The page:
Sabatini F., “Land Market Reform and Residential Segregation in Chile”, Lincoln Institute of Land Policy, Conference Paper, 2003. Sabatini, F., “Ideas para una Política de Suelo Orientada por Objetivos de Integración Social”, Prourbana. Sabatini F., Cáceres G., and Cerda J., “Residential Segregation Pattern Changes in Main Chilean Cities:Scale Shifts and Increasing Malignancy”, Lincoln Institute of Land Policy, conference paper for the course titled “International Seminar on Segregation in the City,” July 26-28, 2001. Sadoulet E. and de Janvry A., “Social Programs and the Art of Targeting”, Handout #5, Fall 2004. Simioni, D., and Arriagada, C. “Dinámica de valorización del suelo en el área metropolitana del Gran Santiago: desafíos del financiamiento urbano”, Lincoln Institute Research Report, 2002. Smolka, M. and Sabatini, F., “The Land Market Deregulation Debate in Chile”, Lincoln Institute of Land Policy, January 2000. Vargas M., “Causes of Residential Segregation The Case of Santiago, Chile”, Centre for Spatial and Real Estate Economics, Department of Economics, The University of Reading. World Bank “Housing: Enabling Markets to Work.” Housing Policy Paper, World Bank, 1993.


Annex 1 Page 1 of 1 ANNEX 1 Sample size: Number of households by quality of the household (Shortage) and social Programs

1992

1994

1996

1998

2000

2003

Number of households (Good Conditions / Non shortage) Non beneficiaries General Housing Subsidy PET (Workers Program) Rural Subsidy Program Basic Housing Program Progressive Housing Program Phase I Progressive Housing Program Phase II Other programs Total

20,165 1,941 89 283 374 10 5 2,921 25,788

28,989 1,745 95 474 717 39 25 1,846 33,930

24,408 1,781 136 443 645 109 35 946 28,503

31,162 3,627 309 1,294 1,982 341 86 2,088 40,889

40,888 3,799 581 2,669 2,791 403 143 3,241 54,515

43,477 4,239 580 3,913 2,683 452 157 5,109 60,610

Number of households (Bad Conditions / Shortage) Non beneficiaries General Housing Subsidy PET (Workers Program) Rural Subsidy Program Basic Housing Program Progressive Housing Program Phase I Progressive Housing Program Phase II Other programs Total

14,895 376 23 233 82 9 1 1,427 17,046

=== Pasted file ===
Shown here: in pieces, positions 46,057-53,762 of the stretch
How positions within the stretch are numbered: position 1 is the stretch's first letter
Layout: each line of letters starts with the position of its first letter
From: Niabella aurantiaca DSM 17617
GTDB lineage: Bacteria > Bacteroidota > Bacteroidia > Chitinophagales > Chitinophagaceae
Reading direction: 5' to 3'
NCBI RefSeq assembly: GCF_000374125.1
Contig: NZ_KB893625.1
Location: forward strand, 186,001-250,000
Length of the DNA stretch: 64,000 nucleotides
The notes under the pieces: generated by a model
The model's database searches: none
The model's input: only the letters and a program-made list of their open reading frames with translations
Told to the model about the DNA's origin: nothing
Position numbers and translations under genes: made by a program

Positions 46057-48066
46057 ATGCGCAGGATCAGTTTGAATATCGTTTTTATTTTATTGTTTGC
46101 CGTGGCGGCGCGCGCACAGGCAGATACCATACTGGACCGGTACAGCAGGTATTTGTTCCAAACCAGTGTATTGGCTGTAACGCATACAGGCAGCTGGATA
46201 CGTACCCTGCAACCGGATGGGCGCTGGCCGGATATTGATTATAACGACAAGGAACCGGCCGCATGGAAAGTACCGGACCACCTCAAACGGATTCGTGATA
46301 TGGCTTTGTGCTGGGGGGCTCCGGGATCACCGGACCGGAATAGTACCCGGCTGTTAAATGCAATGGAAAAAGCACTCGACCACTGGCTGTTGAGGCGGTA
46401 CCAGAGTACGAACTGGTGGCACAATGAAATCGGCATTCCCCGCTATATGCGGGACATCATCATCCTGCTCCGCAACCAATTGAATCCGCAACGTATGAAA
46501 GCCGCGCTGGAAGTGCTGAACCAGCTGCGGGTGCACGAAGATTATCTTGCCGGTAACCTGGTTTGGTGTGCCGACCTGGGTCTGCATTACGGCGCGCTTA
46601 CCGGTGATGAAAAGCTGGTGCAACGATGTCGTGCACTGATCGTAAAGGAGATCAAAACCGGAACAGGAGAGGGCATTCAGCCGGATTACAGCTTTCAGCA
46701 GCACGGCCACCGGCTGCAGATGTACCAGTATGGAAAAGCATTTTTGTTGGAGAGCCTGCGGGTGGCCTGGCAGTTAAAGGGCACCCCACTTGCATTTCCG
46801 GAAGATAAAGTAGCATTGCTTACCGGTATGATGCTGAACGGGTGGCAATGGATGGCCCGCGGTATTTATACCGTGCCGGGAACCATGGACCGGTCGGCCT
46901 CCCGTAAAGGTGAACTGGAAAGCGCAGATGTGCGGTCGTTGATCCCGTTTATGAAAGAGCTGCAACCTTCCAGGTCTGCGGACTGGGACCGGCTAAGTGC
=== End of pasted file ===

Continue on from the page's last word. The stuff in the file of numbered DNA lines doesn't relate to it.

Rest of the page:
19,020 284 7 259 187 26 8 924 20,715

11,233 139 4 295 112 57 5 402 12,247

14,743 375 11 696 316 128 23 1,141 17,433

21,789 367 36 911 396 105 32 1,207 24,843

18,706 437 17 1,154 369 102 28 1,494 22,307

Impact Evaluation: Samples Applicants

Beneficiaries

All

Total households in CASEN (2000) General Housing Subsidy PET (Workers Program) Rural Subsidy Program Basic Housing Program Progressive Housing Program Phase I Progressive Housing Program Phase II

969 151 1,331 1,668 467 108

4,166 617 3,580 3,187 508 175

5,135 768 4,911 4,855 975 283

On Support General Housing Subsidy PET (Workers Program) Rural Subsidy Program Basic Housing Program Progressive Housing Program Phase I Progressive Housing Program Phase II

925 115 567 624 175 81

3,989 553 1,611 968 151 122

4,914 668 2,178 1,592 326 203


Annex 2 Page 1 of 1 ANNEX 2

Delinquency Rate: Private versus Public Loans (2003) Total 82,116 52,831 7,557

On support

Total households (2003) Own - Paid Own - Paying Loan 653 SERVIU 3,633 325 Banco Estado 2,361 Private Institution 1,270 328 Other Institutions 293 Rent and others 21,428 Irregular ocupation 300 The total of households used in the impact evaluation was 3280 households currently paying loans (SERVIU and Private Institution). Note: Receiving a private loan is equivalent to the receiving the treatment


Annex 3 Page 1 of 5 ANNEX 3 Impact Evaluation: Samples Applicants

Beneficiaries

All

Total households in CASEN (2000) General Housing Subsidy

969

4,166

5,135

PET (Workers Program)

151

617

768

Rural Subsidy Program

1,331

3,580

4,911

Basic Housing Program

1,668

3,187

4,855

Progressive Housing Program Phase I

467

508

975

Progressive Housing Program Phase II

108

175

283

General Housing Subsidy

925

3,989

4,914

PET (Workers Program)

115

553

668

Rural Subsidy Program

567

1,611

2,178

Basic Housing Program

624

968

1,592

Progressive Housing Program Phase I

175

151

326

Progressive Housing Program Phase II

81

122

203

On Support


Annex 3 Page 2 of 5 R e tu rn B e n f ic ia r ie s r e s p e c t t o a p p lic a n t s o f t h e : N u m b e r o f H o u s e h o ld M e m b e rs (L o g s)

lm e m _ h

U rb a n a re a s (D u m m y )

d u rb a n

A g e o f th e h o u s e h o ld h e a d ( L o g s , y e a r s )

la g e

Y e a r s o f s c h o o lin g o f th e h e a d o f th e h o u s e h o ld (L o g s )

le sc

F a m ily in c o m e ( L o g s , m o n th ly in c o m e )

ly fa m

G e n d e r o f th e h e a d o f th e h o u s e h o ld (D u m m y , M a le )

d sex

R e g io n n u m b e r I

d re g 1

R e g io n n u m b e r I I

d re g 2

R e g io n n u m b e r I II

d re g 3

R e g io n n u m b e r I V

d re g 4

R e g io n n u m b e r V

d re g 5

R e g io n n u m b e r V I

d re g 6

R e g io n n u m b e r V I I

d re g 7

R e g io n n u m b e r V III

d re g 8

R e g io n n u m b e r I X

d re g 9

R e g io n n u m b e r X

d re g 1 0

R e g io n n u m b e r X I

d re g 1 1

R e g io n n u m b e r X I I

d re g 1 2